Some of these theories are far from true, and one should shed light on five key misconceptions. The first one says that dollar fluctuations are part of an overall conspiracy by some people or institutions that benefit from such moves. While this is an easy explanation that is in line with the Egyptian way of interpreting events, there is not much evidence to support it. The study of other countries that have floated their currencies shows that this is usually followed by a transitional period of high volatility as the local currency, having been fixed for years, strives to find its true value in the market.

With every move in the exchange rate, analysts try to offer an explanation, and then only a few days later, after the exchange rate has moved in the opposite direction, they try to offer another explanation, which again does not hold for more than a few days. But what people are missing here is that the last few months, and probably the next few months too, should be considered as a transitional phase in which high volatility is to be expected. Understanding the nature of this phase and embracing this volatility is better than trying to offer unreasonable explanations for erratic movements in the exchange rate.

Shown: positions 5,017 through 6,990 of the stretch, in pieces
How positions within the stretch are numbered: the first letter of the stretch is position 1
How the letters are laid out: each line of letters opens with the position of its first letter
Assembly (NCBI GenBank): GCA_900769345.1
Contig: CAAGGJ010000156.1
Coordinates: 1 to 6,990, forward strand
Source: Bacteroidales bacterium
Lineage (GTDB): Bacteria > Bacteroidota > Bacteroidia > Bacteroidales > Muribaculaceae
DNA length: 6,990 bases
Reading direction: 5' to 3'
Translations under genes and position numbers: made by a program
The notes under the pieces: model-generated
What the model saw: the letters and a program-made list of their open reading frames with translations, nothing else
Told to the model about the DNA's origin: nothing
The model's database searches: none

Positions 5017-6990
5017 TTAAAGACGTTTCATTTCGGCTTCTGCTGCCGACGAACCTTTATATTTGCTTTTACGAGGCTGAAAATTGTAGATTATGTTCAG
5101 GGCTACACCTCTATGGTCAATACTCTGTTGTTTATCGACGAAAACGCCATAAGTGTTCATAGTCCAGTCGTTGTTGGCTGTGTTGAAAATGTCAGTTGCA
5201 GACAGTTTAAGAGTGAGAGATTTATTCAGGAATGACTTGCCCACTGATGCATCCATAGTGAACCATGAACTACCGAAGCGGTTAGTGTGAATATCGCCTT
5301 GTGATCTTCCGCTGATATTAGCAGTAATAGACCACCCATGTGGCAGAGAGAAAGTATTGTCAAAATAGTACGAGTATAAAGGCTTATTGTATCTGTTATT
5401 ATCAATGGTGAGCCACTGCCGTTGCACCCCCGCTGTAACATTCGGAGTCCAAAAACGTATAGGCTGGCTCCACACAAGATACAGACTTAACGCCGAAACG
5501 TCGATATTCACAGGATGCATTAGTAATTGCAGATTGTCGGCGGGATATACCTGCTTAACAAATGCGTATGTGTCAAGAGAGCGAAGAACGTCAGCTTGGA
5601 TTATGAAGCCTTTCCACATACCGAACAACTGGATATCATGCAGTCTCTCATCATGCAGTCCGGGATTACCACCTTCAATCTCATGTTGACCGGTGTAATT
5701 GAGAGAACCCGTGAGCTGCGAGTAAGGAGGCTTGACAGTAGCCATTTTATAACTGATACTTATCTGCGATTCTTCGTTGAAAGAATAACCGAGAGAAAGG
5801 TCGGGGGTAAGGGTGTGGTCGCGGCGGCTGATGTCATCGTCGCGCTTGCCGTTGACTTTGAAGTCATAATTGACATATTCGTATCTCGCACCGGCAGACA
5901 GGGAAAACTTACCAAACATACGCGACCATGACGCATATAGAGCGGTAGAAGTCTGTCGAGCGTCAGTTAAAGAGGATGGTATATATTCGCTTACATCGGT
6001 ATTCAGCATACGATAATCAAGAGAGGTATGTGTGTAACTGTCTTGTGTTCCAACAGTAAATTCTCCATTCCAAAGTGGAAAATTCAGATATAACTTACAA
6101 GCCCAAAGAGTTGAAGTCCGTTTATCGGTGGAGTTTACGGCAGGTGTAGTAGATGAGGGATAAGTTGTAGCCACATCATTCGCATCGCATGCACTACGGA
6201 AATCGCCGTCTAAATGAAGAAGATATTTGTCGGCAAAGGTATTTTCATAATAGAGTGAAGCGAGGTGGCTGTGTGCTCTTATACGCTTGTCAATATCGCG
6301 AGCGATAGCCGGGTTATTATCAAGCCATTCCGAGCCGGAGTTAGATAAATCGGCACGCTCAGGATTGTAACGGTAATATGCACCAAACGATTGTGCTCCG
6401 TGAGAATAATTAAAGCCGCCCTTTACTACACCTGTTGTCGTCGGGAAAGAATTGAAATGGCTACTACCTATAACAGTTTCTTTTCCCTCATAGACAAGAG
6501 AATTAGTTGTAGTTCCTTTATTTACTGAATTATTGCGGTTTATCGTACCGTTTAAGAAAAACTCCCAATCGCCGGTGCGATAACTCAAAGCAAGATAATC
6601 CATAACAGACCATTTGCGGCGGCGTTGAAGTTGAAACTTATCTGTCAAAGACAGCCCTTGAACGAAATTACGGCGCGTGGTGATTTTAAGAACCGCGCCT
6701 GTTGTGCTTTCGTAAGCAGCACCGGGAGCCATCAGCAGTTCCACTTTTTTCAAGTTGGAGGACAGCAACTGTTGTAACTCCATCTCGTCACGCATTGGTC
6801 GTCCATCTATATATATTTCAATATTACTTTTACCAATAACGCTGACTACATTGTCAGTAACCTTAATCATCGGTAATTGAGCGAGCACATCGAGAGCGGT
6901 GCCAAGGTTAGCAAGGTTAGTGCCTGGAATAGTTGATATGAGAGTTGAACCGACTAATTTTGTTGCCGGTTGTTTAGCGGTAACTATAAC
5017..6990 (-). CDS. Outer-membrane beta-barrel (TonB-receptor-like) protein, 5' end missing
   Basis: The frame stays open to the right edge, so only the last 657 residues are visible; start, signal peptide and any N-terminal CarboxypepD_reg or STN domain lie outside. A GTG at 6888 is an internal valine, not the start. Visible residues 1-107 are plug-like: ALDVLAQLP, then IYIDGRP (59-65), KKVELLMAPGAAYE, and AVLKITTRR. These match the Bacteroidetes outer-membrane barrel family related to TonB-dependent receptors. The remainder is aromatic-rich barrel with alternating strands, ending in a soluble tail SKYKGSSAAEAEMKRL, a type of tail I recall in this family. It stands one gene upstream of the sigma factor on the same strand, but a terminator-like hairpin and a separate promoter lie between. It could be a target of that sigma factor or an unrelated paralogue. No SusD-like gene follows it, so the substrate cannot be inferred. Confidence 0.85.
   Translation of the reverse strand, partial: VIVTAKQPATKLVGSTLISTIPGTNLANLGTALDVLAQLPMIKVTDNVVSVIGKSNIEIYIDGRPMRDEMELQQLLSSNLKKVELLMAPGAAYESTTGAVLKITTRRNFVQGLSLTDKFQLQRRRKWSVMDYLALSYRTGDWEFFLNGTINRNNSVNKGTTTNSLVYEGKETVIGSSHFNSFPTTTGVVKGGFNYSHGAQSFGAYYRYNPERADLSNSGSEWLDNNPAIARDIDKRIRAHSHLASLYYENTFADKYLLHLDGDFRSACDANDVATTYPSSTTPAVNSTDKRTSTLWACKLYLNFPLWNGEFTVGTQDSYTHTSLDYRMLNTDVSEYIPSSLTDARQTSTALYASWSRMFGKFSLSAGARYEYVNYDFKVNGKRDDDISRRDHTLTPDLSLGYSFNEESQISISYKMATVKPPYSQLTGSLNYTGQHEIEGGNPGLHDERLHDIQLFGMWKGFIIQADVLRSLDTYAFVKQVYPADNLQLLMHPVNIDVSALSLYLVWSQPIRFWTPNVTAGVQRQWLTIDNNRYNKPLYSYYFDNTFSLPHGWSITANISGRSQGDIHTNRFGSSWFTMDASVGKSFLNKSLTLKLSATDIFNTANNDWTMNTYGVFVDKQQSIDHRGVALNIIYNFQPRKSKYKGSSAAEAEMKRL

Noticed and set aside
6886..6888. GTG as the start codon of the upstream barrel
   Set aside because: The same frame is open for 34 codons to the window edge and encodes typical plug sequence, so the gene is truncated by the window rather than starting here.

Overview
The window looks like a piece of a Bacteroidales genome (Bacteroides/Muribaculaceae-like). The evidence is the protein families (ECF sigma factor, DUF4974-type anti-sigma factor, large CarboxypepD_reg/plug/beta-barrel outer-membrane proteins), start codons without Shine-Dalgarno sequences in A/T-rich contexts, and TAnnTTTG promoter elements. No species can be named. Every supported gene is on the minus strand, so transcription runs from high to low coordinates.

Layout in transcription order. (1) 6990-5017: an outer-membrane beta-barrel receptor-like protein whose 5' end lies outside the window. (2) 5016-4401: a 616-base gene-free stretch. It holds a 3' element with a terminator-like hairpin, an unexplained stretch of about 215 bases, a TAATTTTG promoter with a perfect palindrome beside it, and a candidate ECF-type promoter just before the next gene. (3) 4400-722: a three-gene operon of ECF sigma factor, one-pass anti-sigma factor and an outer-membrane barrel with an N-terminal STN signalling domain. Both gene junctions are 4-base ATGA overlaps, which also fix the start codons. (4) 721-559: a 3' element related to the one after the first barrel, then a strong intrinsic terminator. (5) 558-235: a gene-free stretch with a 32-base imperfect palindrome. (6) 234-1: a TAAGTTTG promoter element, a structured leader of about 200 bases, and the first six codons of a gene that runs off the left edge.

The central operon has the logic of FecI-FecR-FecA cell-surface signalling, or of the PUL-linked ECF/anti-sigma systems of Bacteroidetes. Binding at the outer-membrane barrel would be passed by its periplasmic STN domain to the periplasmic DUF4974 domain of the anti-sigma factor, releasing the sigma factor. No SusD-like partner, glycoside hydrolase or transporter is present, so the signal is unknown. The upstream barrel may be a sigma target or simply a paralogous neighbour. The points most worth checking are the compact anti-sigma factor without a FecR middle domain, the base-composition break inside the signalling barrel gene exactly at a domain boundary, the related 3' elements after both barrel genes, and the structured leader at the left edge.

The second theory says that the dollar exchange rate will continue to go up without hitting a ceiling. For some people, holding dollars is therefore the best investment. They assume that the high gains the dollar has made over the past year will be fully or partially repeated over the coming years amid low foreign investment and struggling tourism.